About "Unusual"

Certain "unusual" aspects in my schematics present mysterious contradictions and may raise doubts in some minds. You may say this is not a volume control but rather a tone control because it interacts with my intentionally mismatched input transformer.

But who has such doubts among those who have attended my audio concerts in Japan and Europe?

I understand that your doubts are grounded in accepted theory. I know this because I had to work through the barriers of convention myself. Now I assert that theory in electronics reference books took my favorite music from my life for a long time.

I think an amplifier builder should consult with himself and his amplifier before asking the reference books and authorities.

It is only after much cut-and-try that I find my best matching point for audio. The tube manual is like a telephone book. It gives perfect numbers. It is useful to make it possible to speak with a girl- but we cannot see her beautiful face from the mere telephone number.

To get the best sound from a tube, even if the proper match is 5K, we will try 7K. And we try these "mismatched" values with input transformers and other parts.

A few days ago, my friend, an experienced craftsman, painted the chassis in dark brown. I begged Kuniko, my wife, to cover the chassis with a soft cloth so the fresh paint won't be damaged.

I want to mount the parts soon but this big chassis, 65cm wide and 35cm deep, absorbs all the power from my body and heart.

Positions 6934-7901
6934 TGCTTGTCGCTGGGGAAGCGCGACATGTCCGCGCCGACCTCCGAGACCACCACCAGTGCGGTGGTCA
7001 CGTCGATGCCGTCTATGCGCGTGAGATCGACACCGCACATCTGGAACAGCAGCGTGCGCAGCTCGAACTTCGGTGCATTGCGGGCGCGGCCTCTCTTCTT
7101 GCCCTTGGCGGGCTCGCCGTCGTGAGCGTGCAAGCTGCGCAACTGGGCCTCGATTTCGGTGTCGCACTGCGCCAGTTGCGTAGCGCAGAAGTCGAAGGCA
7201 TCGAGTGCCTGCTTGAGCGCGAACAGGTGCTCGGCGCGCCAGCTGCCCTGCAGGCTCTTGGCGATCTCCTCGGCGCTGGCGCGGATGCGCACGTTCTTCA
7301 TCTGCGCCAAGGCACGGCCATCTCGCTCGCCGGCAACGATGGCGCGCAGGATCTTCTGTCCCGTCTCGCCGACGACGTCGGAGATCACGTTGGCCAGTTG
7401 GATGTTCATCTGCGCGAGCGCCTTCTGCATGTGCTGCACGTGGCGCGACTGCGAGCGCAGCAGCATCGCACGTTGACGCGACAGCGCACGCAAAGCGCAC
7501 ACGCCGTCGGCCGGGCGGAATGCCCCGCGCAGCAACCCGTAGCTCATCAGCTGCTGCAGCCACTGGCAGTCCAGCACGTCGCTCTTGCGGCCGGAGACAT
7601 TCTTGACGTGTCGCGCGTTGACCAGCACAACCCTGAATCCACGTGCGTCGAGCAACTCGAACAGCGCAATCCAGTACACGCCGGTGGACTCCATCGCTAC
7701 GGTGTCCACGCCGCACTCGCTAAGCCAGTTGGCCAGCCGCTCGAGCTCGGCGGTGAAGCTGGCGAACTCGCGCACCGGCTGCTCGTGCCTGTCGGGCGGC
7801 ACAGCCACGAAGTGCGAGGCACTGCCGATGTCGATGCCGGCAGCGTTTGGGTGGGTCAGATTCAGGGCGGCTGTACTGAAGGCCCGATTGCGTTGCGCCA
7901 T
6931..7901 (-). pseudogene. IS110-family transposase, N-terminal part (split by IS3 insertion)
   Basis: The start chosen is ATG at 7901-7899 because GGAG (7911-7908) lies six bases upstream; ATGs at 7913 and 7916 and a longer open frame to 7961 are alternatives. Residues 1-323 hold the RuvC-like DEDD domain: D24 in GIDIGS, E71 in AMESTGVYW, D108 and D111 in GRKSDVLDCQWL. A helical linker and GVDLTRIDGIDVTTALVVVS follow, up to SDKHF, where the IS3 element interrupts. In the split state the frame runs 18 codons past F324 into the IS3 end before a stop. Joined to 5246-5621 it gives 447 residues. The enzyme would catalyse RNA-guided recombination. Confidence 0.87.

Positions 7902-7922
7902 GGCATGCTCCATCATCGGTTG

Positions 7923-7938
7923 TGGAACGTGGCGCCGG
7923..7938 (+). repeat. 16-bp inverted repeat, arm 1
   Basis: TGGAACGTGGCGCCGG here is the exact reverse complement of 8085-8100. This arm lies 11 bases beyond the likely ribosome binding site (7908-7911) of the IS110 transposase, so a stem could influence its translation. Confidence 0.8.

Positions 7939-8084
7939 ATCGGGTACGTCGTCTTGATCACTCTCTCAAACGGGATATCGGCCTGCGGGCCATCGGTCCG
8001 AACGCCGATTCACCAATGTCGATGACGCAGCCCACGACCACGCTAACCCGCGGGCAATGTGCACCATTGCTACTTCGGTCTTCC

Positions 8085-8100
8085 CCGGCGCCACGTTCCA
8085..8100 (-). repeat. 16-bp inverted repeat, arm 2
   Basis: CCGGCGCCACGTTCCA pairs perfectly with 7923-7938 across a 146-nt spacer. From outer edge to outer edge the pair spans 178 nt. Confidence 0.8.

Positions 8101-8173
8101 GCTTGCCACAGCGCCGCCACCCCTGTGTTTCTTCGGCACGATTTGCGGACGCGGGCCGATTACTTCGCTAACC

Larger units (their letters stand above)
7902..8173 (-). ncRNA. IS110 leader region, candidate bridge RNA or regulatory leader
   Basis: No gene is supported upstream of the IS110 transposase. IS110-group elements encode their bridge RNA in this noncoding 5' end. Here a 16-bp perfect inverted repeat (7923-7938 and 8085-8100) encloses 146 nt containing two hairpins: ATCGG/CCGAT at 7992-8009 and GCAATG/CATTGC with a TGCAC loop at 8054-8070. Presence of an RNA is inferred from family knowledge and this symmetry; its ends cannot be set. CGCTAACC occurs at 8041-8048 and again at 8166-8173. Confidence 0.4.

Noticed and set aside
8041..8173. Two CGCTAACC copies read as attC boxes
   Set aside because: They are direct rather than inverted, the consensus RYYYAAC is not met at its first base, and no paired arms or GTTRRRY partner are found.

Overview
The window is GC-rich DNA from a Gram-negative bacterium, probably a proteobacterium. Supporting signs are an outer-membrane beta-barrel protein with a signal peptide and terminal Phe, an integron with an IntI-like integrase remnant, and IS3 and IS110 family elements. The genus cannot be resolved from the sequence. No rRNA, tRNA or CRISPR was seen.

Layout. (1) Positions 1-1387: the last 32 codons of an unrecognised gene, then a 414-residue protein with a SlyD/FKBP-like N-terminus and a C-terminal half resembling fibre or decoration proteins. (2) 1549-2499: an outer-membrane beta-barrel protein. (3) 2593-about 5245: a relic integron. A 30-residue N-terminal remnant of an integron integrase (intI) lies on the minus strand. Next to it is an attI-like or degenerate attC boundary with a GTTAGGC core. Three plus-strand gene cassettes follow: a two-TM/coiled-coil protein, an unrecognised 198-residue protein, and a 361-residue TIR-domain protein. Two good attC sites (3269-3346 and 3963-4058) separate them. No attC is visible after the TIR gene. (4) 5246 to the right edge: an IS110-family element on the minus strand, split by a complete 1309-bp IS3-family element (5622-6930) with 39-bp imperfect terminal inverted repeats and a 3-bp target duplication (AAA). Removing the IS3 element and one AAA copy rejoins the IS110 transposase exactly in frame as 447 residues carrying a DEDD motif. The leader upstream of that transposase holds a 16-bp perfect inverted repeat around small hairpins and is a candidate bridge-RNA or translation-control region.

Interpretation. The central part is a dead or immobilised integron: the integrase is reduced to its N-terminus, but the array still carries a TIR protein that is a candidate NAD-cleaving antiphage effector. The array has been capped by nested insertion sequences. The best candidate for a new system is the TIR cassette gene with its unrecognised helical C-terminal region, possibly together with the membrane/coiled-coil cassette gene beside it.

For five days I have worked and listened to music, watching the chassis in repose on a round table. I keep the chassis like a wine. This is the most important technique of my craft.

There are two key matters in building amplifiers and audio systems.
One is to recognize the value of family and one's many friendships.
The other is inducing cooperation between human and machine.

After many hours of listening to music together, the chassis seems to recognize "who I am." It turns from mere sheet metal into the chassis for my amplifiers. I can then imagine the perfectly built amplifier. This moment is the end of my design, my planning, and yesterday's me. Now I must play my self ad lib.

It is easy to build from a reference book or from a magazine. But we cannot make the amplifier better that way. When I make an amplifier, I Iisten and listen to music so as to find 'what I need' in my imagination. Once I find that, the amplifier design and building are very easy. I take a screwdriver and mount all transformers and other parts in about one hour.